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United Nations, Inspect Yourself

By James L. Hirsen, J.D., Ph.D.

A United Nations Commission has just finished a human rights investigation of the United States and what a surprise(we were found to be in violation. The UN decided that our resurgence of the use of the death penalty is a breach of international law. So a human rights investigator from the UN, Waly Bacre Ndiaye of Senegal, came to our shores to examine potential abuses.

Ndiaye is a long-time UN envoy. Exploratory investigations are generally conducted in countries that are accused of human rights offenses. It seems that Ndiaye's trip was prompted by several allegations to a Geneva-based commission regarding an increase in U.S. executions and the likelihood of misapplications of the death penalty.

If a world body felt the necessity to explore possible human rights infringements, recorded patterns of conduct would dictate that the last place on earth to begin such an investigation would be within the American justice system. Compared to the other nations of the world, we are a virtual human rights utopia.

So, why is the United States being investigated? After all, our criminal justice system has been downright disappointing to us lately, precisely because it has been so utterly soft and ineffective. O.J. is off playing golf. The Menendez brothers' case took two juries to finally achieve a modicum of resolve. And most recently, after a combination of civil and criminal proceedings involving an untold number of sordid White House activities, the American people continue to endure an avalanche of words ending in "gate," and Paula Jones is left with only a disgusting memory. And oh yes, the alleged perpetrator does not even have to provide a simple accounting, never mind an actual plausible explanation. Instead, he gets to play his celebratory bongos.

In reality, the use of the death penalty is one of the few areas in the criminal justice system that has restored some moral, retributive and spiritual coherence to the current upside-down climate of ours. If the UN wants to investigate human rights abuses, there is a much closer entity that needs to be scrutinized. The United Nations ought to begin with itself.

UN human rights violations are not your run of the mill atrocities. In 1993, during so-called "peacekeeping" operations, two UN soldiers from Belgium were charged with restraining a helpless Somali child over an open fire. Photos published by the Village Voice showed the two soldiers smiling as they tortured the child. Another soldier is depicted forcing a child to drink worms mixed with vomit, while one more shows a UN garbed warrior urinating on the body of a presumably dead Somali victim.

You might wonder if this kind of activity is rare and unusual for this notable international organization. Unfortunately, the answer is no.

Recent UN peacekeeping actions have involved several examples of blatant abuses including harassment, torture, and even murder. Furthermore, UN officials have been involved in drug smuggling, embezzlement, illegal arms trading and prostitution, all in the name of keeping the peace.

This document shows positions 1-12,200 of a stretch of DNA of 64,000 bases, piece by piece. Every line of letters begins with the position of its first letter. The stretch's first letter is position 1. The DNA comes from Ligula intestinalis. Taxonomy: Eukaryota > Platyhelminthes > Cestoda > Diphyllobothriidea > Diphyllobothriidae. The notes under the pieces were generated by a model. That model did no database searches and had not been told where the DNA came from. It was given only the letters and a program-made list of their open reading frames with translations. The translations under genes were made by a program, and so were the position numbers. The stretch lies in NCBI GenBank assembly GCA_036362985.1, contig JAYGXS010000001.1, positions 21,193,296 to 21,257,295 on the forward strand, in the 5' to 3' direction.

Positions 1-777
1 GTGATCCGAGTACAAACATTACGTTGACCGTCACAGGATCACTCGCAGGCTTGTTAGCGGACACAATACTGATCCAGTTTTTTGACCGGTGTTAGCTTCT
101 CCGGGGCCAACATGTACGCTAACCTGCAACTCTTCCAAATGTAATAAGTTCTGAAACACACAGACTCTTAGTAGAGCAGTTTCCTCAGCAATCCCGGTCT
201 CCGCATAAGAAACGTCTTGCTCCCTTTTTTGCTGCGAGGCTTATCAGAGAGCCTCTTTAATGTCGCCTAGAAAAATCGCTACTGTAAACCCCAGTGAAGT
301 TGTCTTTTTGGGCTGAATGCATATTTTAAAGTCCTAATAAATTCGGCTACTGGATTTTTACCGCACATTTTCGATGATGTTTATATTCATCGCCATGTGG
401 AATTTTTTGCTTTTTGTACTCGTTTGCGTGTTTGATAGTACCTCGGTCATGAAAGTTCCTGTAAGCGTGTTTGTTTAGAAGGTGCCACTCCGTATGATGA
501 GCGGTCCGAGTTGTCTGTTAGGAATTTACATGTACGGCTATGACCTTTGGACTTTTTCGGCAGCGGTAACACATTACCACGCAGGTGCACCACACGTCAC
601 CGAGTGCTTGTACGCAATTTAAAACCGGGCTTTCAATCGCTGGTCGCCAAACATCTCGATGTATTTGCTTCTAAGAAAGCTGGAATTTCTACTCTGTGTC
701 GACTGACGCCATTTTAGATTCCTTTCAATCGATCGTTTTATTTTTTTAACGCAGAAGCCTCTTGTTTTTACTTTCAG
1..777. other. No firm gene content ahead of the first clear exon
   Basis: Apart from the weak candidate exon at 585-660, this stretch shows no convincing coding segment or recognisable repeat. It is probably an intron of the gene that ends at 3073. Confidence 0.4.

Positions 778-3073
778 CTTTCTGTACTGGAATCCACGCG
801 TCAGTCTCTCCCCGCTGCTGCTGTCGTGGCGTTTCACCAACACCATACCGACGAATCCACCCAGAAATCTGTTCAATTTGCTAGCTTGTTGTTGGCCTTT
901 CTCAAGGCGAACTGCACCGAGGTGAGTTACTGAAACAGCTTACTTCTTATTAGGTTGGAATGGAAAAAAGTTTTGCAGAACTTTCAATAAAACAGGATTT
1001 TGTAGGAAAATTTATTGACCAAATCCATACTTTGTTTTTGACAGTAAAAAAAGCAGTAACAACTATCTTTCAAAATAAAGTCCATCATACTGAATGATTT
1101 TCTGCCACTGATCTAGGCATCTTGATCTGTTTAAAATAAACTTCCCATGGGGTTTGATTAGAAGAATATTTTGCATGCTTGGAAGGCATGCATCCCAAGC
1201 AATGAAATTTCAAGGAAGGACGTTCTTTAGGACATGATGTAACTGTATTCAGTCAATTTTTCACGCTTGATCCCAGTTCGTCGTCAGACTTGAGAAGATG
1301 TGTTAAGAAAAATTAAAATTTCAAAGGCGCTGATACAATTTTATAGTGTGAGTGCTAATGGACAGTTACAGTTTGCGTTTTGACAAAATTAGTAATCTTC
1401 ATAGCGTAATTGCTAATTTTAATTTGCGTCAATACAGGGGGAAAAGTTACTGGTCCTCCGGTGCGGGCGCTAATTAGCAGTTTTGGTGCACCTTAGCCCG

In one example, prostitutes were allegedly employed by the UN and were said to have been transported on UN planes to provide services for UN staff members in hotels paid for by the UN.

In other instances, 26.7 million dollars in Rwanda and another 3.9 million dollars in Somalia have vanished mysteriously. The UN investigators dismiss this massive embezzlement as mere "mismanagement."

Meanwhile, last week at a meeting of the American Society of Newspaper Publishers, Secretary of State Madeleine Albright made some interesting remarks about critics of the UN.

"There are some who believe the UN is a sinister organizationThey say it is bent on world domination, which is absurd, and that we cannot trust it because it is full of foreigners, which we really can't help," Mrs. Albright stated. Somehow the characterization of this global body as "sinister" seems relatively mild when assessing the disgusting brutalities perpetrated by members of the organization.

The recent investigation of the United States by the UN strongly underscores a very important principle concerning the relationship between the UN and America. They don't like us. They really don't. Our standard of living, our success and our culture are viewed as creating many of the problems that confront the rest of the world. International environmentalists consistently tag the U.S. consumer as the number one enemy.

Mr. Ndiaye's bizarre human rights investigation is intended to accomplish two objectives. First, it is a way for those opposed to capital punishment to try and accomplish their goal at the international level without having to deal with the domestic legislative process. Secondly, it will create an additional source of unfounded and offensive criticism of America to be used liberally by our detractors. That sinister shoe still seems to be a perfect fit.


Copyright © 1999 -
James L. Hirsen, J.D., Ph.D.

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